Copyright © 1995, DAILY PRESS

Monday, June 12, 1995


Edition: Final
Section: Business
Page: B4
Dateline: HAMPTON
Illustration: Staff photos (b&w) by ADRIN SNIDER

A.W. Patrick Jr. talks to a customer on the telephone at W.T. Patrick and Sons Hardware in Hampton recently. Old medical remedies still sit on selected shelves at the 100-year-old store.

Walk into W.T. Patrick and Sons, and you won’t find a crowd of shoppers or need a map to find your way around. But you will find half-round guttering, washboards, a hog scraper and a calf weaner.
The hardware store, which celebrated its 100th year last March, is a family-owned business at 395 W. Queen St. in Hampton. It’s small enough to give customers individual service and large enough to sell them a variety of merchandise.

“We carry things other stores don’t carry,” says Carey Patrick, who runs the business with his cousin, A. Woodfin “Woody” Patrick Jr. Both are grandsons of the late William Tilden Patrick who founded the store in 1885. When the store opened, Patrick’s sold automobiles, medicine, groceries and clothing. Now the store sells more traditional hardware fare, such as tools, garden supplies, paint and electrical equipment.

Little has been done to the red-brick building since the store opened. A few fixtures and shelves have been added, but the old atmosphere remains intact. Customers walk across concrete and wood floors instead of tile or linoleum. The store has central heat but no air conditioning. Ceiling and floor fans keep the store cool. “You feel like you are in a hardware store when you walk in,” Carey Patrick said. Merchandise and other items saved from the store’s beginnings sit on wooden shelves at the front of the store. They include medicine bottles showing their high alcohol content, a Newport News city directory from 1920 and invoices and canceled checks from the 1930s. Grass seed sits in bins once filled with loose tea.

Much of the store’s appeal stems from its employees’ devotion to the business and to its customers, Patrick said. He said if a customer calls and needs a particular item when the regular driver is away, one of the employees will deliver the merchandise personally. “We treat customers the way we would want to be treated,” Patrick said. Competitive prices and loyal customers also allow Patrick’s to survive in an era of discount mega-stores such as HQ and Lowe’s, Patrick said.

Charlie King, 70, of Hampton says he has shopped at Patrick’s for about 40 years. He especially likes the store’s charge account. “I don’t need money when I need something,” King said.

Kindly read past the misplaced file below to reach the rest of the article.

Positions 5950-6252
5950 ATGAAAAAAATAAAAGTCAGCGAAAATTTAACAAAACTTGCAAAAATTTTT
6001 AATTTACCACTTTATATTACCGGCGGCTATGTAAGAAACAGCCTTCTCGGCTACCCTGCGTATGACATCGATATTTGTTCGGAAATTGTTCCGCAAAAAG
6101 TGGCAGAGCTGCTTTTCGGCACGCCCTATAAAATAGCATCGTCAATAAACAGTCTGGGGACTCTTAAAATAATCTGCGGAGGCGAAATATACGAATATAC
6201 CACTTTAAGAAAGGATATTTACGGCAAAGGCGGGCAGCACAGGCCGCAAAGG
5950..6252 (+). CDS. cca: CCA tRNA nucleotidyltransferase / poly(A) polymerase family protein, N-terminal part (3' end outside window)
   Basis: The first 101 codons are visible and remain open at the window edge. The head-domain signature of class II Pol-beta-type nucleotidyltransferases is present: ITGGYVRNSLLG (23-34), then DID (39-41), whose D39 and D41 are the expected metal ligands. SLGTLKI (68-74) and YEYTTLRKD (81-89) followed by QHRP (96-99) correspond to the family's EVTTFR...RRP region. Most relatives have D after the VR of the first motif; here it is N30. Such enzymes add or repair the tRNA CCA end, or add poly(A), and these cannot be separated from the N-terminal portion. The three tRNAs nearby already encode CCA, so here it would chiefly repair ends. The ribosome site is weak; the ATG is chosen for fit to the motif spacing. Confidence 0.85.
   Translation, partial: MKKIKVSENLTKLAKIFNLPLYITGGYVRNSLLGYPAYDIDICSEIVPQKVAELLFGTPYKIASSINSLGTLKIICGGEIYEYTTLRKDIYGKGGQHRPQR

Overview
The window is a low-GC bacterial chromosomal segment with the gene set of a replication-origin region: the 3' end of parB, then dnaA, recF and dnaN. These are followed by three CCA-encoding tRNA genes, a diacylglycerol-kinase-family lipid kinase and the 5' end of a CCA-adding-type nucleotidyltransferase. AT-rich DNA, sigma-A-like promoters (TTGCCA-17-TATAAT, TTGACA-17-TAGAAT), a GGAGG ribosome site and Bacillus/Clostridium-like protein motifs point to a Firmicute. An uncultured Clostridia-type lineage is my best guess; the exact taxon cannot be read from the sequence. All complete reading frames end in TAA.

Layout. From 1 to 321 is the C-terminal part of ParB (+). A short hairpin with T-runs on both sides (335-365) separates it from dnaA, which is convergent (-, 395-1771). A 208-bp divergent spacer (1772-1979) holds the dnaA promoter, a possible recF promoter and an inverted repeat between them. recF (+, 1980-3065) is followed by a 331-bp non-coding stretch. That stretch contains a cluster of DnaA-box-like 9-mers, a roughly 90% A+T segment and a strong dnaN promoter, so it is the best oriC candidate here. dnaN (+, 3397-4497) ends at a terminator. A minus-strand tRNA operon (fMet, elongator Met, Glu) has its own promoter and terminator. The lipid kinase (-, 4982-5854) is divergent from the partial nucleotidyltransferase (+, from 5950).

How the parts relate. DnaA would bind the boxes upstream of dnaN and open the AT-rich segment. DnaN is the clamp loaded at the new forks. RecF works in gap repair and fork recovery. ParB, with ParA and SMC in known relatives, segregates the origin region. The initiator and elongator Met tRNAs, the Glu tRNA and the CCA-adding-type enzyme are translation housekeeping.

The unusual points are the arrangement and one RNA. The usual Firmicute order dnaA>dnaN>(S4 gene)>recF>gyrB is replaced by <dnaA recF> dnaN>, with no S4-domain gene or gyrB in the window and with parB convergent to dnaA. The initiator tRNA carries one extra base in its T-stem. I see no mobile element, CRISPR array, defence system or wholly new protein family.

Jim Morgan of Pembroke Construction Co. says his company has been dealing with Patrick’s for 45 years. Although Pembroke also uses other suppliers, he says, the Patrick’s staff is friendly and the atmosphere pleasant. “They are customer-oriented,” Morgan says. “It encourages people to come back.”

Like the customers, Patrick’s staff is also faithful to the business.

George Parker, one of seven current employees, says he has done all types of jobs – driving trucks, moving stock, mixing paint – in his 38 years with Patrick’s. “If you can name it, I did it,” said Parker, who raised six children while working at the store.

Despite, or perhaps because of, its success and longevity, Patrick’s has no plans for other locations. “It would be hard to duplicate what we have here,” Carey said. “We have been blessed.”

Some of the unusual merchandise at W.T.W.T. Patrick and Sons Hardware Store in Hampton:
* Half-round guttering: An old type of metal gutter available in few places on the Peninsula. It’s required on some homes in historic districts such as Newport News’ Hilton Village.
* Washboards: An old-fashioned device for cleaning clothes, it’s a grooved board to scrub clothes by hand. Popular with some college students who use it instead of going to the laundromat.
* Hog scraper: Scrapes hair off a hog’s hide.
* Calf weaner: A bovine-size baby bottle used to wean a calf away from its mother.

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